Since late 2022, the growing presence of artificial intelligence has led to big questions about how AI will change teaching and learning. The resources on this page are intended to help address those questions. They consist of materials to help you understand how generative AI may affect courses and curricula, how you can talk with students about AI, and how you can start to use AI in teaching.
Generative AI can seem mysterious, intimidating, and even threatening. Here are some concrete ways instructors can introduce generative AI into their classes and learn about it as they go.
Getting AI-enhanced chatbots to provide the information and format you want takes experimentation and patience. This page focuses on prompts for extracting information from large language models like ChatGPT, Bing Chat, Bard, or Claude.
Adapting to AI will be crucial for our students and our institutions, but it will also be crucial for democracy. We agree with the U.S. Department of Education, which said in May 2023 that it was “imperative to address AI in education now to realize key opportunities, prevent and mitigate emergent risks, and tackle unintended consequences.”
Have a question about AI and teaching? We will do our best to answer. To start, we have created FAQs about generative AI in education. Let us know other questions we should address.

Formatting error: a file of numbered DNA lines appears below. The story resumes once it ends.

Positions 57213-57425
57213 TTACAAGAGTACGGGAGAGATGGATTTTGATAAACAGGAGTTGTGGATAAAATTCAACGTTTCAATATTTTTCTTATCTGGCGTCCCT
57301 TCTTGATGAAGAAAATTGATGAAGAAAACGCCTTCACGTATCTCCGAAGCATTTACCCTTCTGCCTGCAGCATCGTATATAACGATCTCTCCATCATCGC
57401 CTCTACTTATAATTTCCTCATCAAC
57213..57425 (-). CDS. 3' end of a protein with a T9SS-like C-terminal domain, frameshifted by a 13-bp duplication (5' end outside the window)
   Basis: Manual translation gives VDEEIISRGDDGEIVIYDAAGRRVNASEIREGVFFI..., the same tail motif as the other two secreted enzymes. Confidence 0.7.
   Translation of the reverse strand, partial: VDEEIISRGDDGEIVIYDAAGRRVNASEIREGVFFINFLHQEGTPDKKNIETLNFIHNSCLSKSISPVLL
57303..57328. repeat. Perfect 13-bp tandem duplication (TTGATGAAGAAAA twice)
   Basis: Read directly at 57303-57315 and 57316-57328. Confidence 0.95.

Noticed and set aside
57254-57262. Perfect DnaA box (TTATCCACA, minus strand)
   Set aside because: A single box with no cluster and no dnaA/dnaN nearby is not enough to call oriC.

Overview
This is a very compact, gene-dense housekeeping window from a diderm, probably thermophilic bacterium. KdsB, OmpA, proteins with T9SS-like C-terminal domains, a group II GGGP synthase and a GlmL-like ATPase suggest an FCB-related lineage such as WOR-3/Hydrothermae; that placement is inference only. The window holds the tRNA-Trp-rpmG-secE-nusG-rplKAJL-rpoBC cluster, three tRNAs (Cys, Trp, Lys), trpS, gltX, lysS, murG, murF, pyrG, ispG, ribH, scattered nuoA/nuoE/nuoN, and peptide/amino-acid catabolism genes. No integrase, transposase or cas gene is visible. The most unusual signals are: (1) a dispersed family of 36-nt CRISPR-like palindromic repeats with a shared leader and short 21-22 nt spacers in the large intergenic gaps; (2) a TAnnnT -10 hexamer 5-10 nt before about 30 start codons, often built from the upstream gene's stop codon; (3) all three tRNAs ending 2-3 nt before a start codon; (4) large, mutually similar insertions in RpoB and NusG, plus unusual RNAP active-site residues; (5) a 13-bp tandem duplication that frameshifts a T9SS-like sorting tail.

The use of generative artificial intelligence in writing isn’t an either/or proposition. Rather, think of a continuum in which AI can be used at nearly any point to inspire, ideate, structure, and format writing. It can also help with research, feedback, summarization, and creation.
We offer suggestions on creating syllabus language about AI use in class, on having discussions with students, on how to start using generative AI, and on other considerations for the short and long term.
Instructors essentially have three choices as they decide how to approach the use of generative artificial intelligence in their classes: Do nothing, ease into AI use, or go all in with adopting AI. Take a closer look at each path and decide what's right for you.
Since the release of artificial intelligence software known as OpenAI, discussions have grown about how artificial intelligence might change jobs, disciplines, societies, and even the way we think. On this page, we offer suggestions on how you can create and adapt assignments that work with AI.
Generative AI certainly has the capability to help with writing and coding, but its skills as a tutor have enormous potential in helping students narrow ideas for papers, learn more about the research process, clarify questions about organizing and focusing their writing, and ask questions when they are working on their own.
Bias is an inherent part of who we are, what we know, and what we have experienced. The materials on this page are intended to help instructors and students analyze and discuss the biases and ethics of generative artificial intelligence.